The tutorial on the link above will give you a mobile version of your email in the Gmail app, as it doesn't use media-queries. Give it a whirl!
Totally doable with your content I think. It'll take a little time to get your head around just how things work in hybrid. Working through that tutorial helped me. It just gave me the understanding of what the approach did in terms of email coding. Once you've got the basic understanding down, it's easy to apply it to your templates.
Your template is very strongly structured with rows and columns, which is the crux of the hybrid email theory. The kind of things you will have to keep in mind will be things like being unable to specifically align certain elements/text for the Gmail mobile app. For other mobile devices you can use media queries, but with Gmail you're relegated to just sticking to what you've got in your inlined CSS. Little things like that. But if you can make those concessions, you'll be fine.
Signed, Sealed, Delivered - Stevie Wonder
Weapon of Choice - Fat Boy Slim (well, email's my weapon of choice ;))
Bounce - System of a Down
Galaxy Bounce - The Chemical Brothers
I can't find any update notes online or anything of the sort - why would Google do a gmail update and not make anyone aware of what it is exactly that they've done?
Pretty standard way they've been updating Gmail ...!
Unsure about classes, but what I have learnt with going down the hybrid/mobile first approach is that you do have keep it in mind at design level. While hybrid emails should be the standard, they do have some limitations you just need to be aware of, mostly for the likes of Gmail/Gmail app.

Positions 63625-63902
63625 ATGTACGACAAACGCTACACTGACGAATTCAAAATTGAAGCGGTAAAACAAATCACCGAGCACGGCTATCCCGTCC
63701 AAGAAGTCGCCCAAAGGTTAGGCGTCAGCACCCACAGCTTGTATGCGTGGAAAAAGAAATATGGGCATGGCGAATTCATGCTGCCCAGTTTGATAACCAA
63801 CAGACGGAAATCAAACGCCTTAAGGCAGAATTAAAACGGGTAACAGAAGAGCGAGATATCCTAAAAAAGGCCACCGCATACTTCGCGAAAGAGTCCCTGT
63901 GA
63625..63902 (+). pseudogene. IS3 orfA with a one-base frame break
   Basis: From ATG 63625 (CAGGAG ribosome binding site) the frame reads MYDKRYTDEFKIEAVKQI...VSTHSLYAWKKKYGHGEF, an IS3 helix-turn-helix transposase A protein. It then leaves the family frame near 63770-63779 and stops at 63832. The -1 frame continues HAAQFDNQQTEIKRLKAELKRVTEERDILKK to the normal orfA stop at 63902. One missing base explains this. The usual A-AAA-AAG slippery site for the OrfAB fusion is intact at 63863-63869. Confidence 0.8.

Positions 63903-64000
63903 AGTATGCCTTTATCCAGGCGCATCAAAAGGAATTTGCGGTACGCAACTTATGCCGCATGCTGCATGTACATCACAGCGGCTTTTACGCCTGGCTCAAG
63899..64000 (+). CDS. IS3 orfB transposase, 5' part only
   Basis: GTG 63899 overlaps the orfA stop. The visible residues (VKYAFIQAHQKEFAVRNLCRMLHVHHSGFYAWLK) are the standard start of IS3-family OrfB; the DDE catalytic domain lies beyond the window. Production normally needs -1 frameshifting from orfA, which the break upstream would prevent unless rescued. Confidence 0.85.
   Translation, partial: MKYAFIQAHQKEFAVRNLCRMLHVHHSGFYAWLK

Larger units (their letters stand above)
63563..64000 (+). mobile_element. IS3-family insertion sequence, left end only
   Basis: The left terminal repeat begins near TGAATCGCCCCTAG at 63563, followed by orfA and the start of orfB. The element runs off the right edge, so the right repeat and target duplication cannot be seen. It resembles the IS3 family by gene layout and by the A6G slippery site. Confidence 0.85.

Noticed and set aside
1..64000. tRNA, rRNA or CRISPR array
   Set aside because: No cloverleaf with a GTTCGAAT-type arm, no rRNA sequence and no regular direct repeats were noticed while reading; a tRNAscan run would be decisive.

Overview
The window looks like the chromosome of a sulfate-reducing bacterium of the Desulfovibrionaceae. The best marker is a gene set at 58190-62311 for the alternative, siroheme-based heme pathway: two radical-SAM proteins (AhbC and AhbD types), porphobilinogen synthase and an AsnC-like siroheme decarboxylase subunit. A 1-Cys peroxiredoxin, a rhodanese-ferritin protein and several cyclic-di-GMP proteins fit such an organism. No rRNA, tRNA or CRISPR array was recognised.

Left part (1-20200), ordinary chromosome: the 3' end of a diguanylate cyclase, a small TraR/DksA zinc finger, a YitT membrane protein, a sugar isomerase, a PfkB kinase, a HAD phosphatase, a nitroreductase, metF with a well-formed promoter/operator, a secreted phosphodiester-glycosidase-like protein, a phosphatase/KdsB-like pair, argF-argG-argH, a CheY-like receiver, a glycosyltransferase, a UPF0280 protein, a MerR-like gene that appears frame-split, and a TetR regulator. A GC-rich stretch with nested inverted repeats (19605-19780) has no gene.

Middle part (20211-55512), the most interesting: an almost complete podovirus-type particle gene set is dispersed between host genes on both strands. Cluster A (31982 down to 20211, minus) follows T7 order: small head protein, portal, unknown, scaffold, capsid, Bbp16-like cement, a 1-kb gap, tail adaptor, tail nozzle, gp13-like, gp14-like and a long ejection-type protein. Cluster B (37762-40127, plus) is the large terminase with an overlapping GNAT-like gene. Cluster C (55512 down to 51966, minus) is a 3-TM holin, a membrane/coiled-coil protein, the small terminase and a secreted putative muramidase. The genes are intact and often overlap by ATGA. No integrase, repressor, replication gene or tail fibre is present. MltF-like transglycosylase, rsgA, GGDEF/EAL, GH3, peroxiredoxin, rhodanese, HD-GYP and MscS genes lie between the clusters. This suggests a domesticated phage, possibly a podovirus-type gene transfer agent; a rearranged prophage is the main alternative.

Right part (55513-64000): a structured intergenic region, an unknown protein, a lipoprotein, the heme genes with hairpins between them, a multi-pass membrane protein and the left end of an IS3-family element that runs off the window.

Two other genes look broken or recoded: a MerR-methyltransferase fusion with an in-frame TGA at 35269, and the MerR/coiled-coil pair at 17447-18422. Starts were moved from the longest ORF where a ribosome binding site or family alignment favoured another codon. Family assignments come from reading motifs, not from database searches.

I used this tutorial by Nicole Merlin as my intro to hybrid email coding - http://webdesign.tutsplus.com/tutorials/creating-a-future-proof-responsive-email-without-media-queries--cms-23919
It's not a class, but it's a great walk through if you follow along with the example.
Another vote for Litmus Builder and the ability to share HTML previews built in.
One option could be loading up the HTML into your ESP and sending out test emails to your colleagues. But if there are amends to your HTML after sending to colleagues, it'll add time to your email workflow.
Another option would be to use https://putsmail.com/ to send them the HTML to their inbox.
For the HTML you just need to add this to your meta tags:
<meta http-equiv="Content-Type" content="text/html charset=UTF-8" />
However, as this is happening in the subject line, adding this won't help, if UTF-8 isn't set in the email header, which is set by the server sending the email. Contacting your ESP might shed some more light on this.
You could try using
instead of the £ in the subject line too.